Never fear, let your love make you brave: your ignorance will soon make you more knowledgeable!

Misunderstanding Thomas Kuhn

Thomas KuhnThe great philosopher of science Thomas Kuhn was born on this day in 1922. He is best know, of course, for his book, The Structure of Scientific Revolutions. In it, he argued that science doesn’t so much evolve slowly but rather lurches from one paradigm to another. I think this is often misunderstood to mean that it is random, but that’s not it at all. Scientists create one paradigm like, “radiation is continuous like a river flowing rather than a rock slide.” And we learned much using this paradigm. But then we learned about the ultraviolet catastrophe, where increasing an objects temperature didn’t cause the frequency of light to just get higher and higher. And so, a scientific revolution took place and we moved to a new paradign, “radiation is not continuous; it is like a rock slide and not a flowing river.”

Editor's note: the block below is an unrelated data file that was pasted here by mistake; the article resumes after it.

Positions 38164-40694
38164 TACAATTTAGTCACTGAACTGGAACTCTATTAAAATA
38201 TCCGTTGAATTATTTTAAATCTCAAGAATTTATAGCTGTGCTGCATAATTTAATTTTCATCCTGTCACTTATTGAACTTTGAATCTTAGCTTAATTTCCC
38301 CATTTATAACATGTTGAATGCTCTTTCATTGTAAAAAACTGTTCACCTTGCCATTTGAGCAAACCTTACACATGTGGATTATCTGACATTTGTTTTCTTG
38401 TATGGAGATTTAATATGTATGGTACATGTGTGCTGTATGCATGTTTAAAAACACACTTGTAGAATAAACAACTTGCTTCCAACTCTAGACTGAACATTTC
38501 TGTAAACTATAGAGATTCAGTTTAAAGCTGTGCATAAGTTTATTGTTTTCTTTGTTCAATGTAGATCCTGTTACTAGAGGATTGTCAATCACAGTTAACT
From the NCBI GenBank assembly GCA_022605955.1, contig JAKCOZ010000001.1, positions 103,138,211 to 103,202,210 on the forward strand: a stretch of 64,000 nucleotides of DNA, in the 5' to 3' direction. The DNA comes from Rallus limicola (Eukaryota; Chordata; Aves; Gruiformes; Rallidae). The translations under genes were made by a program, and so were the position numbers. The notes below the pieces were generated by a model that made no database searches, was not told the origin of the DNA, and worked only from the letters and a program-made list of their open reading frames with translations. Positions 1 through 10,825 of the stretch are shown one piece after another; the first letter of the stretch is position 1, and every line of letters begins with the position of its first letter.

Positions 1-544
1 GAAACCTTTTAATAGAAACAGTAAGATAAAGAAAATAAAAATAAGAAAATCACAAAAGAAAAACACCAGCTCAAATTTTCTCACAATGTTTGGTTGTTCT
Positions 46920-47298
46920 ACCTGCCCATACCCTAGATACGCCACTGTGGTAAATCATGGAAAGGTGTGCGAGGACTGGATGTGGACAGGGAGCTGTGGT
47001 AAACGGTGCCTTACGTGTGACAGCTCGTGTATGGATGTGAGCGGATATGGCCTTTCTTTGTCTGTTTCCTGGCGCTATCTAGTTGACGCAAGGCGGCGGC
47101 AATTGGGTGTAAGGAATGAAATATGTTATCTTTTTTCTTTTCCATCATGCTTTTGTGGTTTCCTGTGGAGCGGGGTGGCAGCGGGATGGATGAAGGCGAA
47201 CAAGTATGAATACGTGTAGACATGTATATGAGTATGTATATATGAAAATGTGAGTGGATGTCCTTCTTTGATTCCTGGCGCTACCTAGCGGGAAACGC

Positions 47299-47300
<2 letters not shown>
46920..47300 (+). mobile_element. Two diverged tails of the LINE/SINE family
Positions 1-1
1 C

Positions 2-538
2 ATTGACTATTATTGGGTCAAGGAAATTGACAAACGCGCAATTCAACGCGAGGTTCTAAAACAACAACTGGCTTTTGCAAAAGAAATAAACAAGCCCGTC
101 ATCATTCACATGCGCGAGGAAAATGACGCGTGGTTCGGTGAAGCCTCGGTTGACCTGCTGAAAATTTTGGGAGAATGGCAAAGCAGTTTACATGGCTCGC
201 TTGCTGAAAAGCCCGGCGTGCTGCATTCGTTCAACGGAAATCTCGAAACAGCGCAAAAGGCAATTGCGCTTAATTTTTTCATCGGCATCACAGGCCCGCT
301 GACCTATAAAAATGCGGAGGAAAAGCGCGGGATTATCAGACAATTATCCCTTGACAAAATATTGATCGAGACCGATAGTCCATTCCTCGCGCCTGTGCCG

Of course, that doesn’t mean that everything we learned in the old paradigm was now wrong. It all became a special case of the new paradigm. In my example, the truth is that the “rocks” are so small that they usually look like a river flowing. Unfortunately, a lot of people have used Kuhn and people who have followed him to argue for relativism. We see this in the worst excesses of postmodernism. A lot of that comes from a misunderstanding of what science itself is. And sadly, I see this misunderstanding in notable scientists all time. Science isn’t reality or even what causes reality. It is simply an endeavor to create models of how reality works.